Some writers, once you’ve read a few books by them, you sort of know the drill. You’ve got a read on them. Ah, you might think. Such-and-such is playing against type this time. Or: such-and-such is going over similar ground to that which he trod in his famous book. Not so with Roberto Bolano. Roberto Bolano is a puzzle.
Reading the preface to The Romantic Dogs, the first collection of his poetry in English, the puzzling nature of Bolano is brought to the fore:
‘A good part of Bolano’s texts, whether prose or poetry, seem to be – and are – a joke, but a refined and complex joke, of polyvalent meanings, that is able to reveal the underside of things and leave us suddenly moved by showing, behind the absurdity of today, the failure and sacrifice of a generation of youth that tried to start a revolution or the rebel pulse of atavistic drives behind the squalid routine of being rounded up on corners from which, day by day, private order and disorder challenge – and this is the essence of the poem – external order and disorder.’
This is a good introduction to what follows. There are poems here that seem to anticipate some of the maybe apocryphal stories that have sprung up about Bolano since his death. In ‘Dino Campani revises his biography in Castel Pulci Psychiatric Hospital’, he writes:
‘I took the trains and boats, I traveled the land of the just
at the earliest hour, with the humblest people:
gypsies and peddlars’
‘I worked the lowest jobs.
I travelled Argentina and all of Europe at the hour
sleeps and the guardian phantoms of dreams appear.’
Dreams – as readers of 2666, Amulet, The Skating Rink and Monsieur Pain will expect – play a big part. There is a beautiful circular poem called ‘Luck’ which sees a man ‘coming back from a week of work in the country / at the home of a real asshole’ and he calls a friend and they meet for coffee and make love before he falls asleep and dreams
‘he was arriving at a house in the country and the snow was falling
behind the house, behind the mountains, the snow was falling,
and he found himself trapped in the valley and calling his friend
on the phone and the cold voice (cold but friendly!) told him
from this immaculate grave not even the honest could leave
unless he were very lucky.’
The flipside of dreams is also present as in ‘On the edge of a cliff’ where ‘one guy, half naked’ and a woman – or rather ‘the holographic projection of a woman’ ‘contemplate nightmares or splinters slipped into the sky’. But there is more to Bolano than just dream. In the poem ‘X-Rays’, we follow the path (seemingly) of an x-ray as it travels through a man’s house (‘the ghosts of books in silent shelves / or piled in the hall or on nightstands and tables’ is a recurrent image in other poems) and eventually into the man himself where:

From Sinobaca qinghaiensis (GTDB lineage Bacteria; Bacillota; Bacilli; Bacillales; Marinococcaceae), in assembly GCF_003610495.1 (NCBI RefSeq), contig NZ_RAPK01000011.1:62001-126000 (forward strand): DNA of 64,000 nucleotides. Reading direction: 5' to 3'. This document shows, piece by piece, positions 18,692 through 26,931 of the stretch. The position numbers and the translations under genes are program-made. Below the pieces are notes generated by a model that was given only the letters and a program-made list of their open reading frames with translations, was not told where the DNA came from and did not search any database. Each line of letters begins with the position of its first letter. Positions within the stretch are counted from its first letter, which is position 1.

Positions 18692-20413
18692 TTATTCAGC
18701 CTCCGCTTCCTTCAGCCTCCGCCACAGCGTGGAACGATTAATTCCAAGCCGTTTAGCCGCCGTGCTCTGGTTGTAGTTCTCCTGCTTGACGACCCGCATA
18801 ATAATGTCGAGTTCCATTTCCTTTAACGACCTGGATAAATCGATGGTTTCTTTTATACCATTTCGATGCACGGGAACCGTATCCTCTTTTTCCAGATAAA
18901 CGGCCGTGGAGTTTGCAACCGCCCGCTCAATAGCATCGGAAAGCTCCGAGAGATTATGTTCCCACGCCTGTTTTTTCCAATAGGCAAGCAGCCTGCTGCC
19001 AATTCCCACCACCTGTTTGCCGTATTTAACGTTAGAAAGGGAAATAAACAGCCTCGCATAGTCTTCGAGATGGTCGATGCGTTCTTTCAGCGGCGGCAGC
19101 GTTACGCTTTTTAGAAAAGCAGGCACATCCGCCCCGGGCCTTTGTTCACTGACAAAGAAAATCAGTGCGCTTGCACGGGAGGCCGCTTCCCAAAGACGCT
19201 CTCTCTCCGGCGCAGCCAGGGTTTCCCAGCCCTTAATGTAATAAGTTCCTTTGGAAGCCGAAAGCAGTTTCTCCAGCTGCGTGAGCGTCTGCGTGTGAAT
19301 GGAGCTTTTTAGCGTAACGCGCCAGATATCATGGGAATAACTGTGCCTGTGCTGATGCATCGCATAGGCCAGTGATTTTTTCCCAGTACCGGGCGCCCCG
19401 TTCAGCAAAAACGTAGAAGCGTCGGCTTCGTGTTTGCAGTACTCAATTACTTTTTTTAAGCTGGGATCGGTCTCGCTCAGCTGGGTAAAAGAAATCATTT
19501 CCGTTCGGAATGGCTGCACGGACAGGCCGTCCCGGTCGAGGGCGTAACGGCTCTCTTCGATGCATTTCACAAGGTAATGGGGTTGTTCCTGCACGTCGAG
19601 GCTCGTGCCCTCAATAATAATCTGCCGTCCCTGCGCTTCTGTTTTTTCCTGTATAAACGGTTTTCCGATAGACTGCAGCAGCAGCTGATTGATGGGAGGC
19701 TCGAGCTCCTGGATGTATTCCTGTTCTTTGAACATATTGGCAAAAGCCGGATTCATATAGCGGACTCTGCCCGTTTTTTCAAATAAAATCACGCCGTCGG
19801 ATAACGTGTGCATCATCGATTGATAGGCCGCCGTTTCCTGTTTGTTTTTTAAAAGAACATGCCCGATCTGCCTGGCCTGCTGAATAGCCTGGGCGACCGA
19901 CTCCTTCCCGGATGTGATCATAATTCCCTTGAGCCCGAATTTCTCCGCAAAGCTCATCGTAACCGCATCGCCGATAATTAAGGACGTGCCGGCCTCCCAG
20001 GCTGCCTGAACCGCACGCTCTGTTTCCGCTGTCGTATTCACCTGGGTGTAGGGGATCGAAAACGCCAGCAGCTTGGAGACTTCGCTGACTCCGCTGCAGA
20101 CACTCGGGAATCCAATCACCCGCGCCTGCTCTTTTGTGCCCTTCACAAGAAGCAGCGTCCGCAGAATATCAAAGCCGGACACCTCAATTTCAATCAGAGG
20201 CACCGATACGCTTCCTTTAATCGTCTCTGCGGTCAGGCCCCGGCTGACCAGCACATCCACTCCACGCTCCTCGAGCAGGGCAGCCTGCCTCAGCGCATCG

‘we’ll see bones and shadows: ghosts of fiestas
and landscapes in motion as if viewed from an airplane
in tailspin. We’ll see the eyes he saw, the lips
his fingers brushed, a body emerged
from a snowstorm. And we’ll see the naked body,
just as he saw it, and the eyes and the lips he brushed,
and we’ll know that there’s no cure.’
This is not the only intimation of mortality in The Romantic Dogs (and you can’t help but wish for dates at the end of some of the poems – I don’t know if this is a posthumous collection or a collection translated from a previously published collection from Bolano’s lifetime – are these poems a Bolano ‘best of’ or an holistic whole?); alongside poems like ‘The Romantic Dogs’ (which opens ‘Back then, I’d reached the age of twenty’) and the self-explanatory ‘Self-Portrait at Twenty Years’, we have the likes of ‘The Last Love Song of Pedro J Lastarria, alias “El Chorito”’:
‘This is my farewell song
Now that hospitals race through
Breakfasts and teatimes
With an insistence I can
Only attribute to death.’
As ever, there are names of people some of whom are fictional and some of whom are contemporaries of Bolano from his youth (I know some people would feel passionately the other way but this reader would have liked the odd footnote here and there), and there are poems that remains frustratingly obscure (‘Parra’s Footsteps’ for instance concerns ‘the Indian Flanders of our schizophrenic tongue’ – me neither), but the over-riding sense created by The Romantic Dogs is that here is a book that actually helps make sense of the Bolano experience. I’d recommend anyone who has perhaps struggled with Bolano previously, even readers who normally run a mile from poetry, to give The Romantic Dogs a go because it strikes me that this is the closest we’ve had to a compass for the intriguing contradictory world of Bolano so far.
Any Cop?: Another essential Bolano reissue from Picador.